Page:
- Days and Times
- 11:15 A.M.-12:30 P.M. TR
- Course Description
This course takes a rhetorical perspective on the contested nature of public memory in
the United States. We will examine what public memory is, how it is perpetuated in societies, how and why it is configured to privilege some historical interpretations over others, and how it is modified over time. Ultimately, this course asks the related questions: How do our public memories shape us as American citizens? How do those memories shape our relationship to ourselves, to others, to the state, the nation, and the world? What are the implications of the personae shaped for us through public memory? We will be especially interested in examining how rhetorics of public memory incline (or disincline) people toward particular kinds of public action. This semester we will examine various media of memory such as museums, popular film, memorials, living history museums, children’s toys and collectibles, television, tourist souvenirs, and more.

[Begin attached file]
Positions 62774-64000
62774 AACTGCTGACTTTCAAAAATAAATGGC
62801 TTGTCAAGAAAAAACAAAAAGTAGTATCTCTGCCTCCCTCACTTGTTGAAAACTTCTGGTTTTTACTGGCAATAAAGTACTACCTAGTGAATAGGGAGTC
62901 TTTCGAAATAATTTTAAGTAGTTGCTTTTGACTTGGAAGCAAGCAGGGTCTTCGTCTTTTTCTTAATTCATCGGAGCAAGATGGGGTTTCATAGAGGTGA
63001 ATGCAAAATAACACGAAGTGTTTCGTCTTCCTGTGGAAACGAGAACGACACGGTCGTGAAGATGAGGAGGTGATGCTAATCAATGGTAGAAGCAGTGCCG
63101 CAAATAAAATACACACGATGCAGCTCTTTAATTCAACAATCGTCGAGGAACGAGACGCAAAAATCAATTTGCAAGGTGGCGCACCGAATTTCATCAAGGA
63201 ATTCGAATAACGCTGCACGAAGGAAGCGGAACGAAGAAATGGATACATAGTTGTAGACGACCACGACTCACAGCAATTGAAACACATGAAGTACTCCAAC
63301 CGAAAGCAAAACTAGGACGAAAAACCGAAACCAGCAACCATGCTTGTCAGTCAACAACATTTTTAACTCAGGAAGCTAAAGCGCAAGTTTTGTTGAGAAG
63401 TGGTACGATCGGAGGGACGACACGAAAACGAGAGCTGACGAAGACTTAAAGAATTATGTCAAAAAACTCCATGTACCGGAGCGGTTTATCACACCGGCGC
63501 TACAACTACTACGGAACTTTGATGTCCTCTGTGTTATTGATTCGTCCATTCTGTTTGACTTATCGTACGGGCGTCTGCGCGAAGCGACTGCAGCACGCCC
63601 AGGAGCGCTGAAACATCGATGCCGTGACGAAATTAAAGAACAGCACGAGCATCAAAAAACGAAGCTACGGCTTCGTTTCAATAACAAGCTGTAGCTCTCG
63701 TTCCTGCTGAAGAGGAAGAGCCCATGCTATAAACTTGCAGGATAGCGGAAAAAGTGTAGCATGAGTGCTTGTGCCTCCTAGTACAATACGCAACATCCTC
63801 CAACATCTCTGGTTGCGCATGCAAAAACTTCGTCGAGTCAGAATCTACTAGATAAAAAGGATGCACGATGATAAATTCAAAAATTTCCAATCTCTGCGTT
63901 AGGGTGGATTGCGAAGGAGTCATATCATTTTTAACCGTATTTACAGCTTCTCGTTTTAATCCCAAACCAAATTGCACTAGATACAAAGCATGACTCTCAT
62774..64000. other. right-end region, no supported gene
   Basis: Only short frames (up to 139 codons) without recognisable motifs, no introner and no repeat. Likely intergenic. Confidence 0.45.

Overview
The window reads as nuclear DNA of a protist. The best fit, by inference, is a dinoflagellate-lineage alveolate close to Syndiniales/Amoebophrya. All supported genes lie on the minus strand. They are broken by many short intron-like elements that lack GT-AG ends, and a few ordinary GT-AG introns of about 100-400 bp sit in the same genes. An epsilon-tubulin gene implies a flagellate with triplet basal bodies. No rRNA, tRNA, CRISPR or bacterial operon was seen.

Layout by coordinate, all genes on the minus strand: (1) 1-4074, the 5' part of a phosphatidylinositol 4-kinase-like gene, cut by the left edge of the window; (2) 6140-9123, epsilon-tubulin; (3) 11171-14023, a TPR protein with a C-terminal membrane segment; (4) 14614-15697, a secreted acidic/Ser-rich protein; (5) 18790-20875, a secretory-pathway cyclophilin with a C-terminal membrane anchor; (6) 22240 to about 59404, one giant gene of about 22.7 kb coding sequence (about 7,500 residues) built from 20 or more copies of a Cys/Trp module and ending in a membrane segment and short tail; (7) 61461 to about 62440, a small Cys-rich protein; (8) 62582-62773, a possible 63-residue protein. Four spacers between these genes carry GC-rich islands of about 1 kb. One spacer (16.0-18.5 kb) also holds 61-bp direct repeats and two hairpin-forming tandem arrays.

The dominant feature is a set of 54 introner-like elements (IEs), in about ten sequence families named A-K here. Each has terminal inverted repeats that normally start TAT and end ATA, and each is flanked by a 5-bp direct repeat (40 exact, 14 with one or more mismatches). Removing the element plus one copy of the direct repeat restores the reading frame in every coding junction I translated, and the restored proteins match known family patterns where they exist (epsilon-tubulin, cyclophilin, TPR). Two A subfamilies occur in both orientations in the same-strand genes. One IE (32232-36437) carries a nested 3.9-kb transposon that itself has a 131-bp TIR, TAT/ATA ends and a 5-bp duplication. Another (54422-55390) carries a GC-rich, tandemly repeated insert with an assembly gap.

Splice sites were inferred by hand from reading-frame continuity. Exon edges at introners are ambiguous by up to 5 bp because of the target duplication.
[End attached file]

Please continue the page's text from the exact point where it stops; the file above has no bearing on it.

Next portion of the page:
Instructor: Cynthia Duquette Smith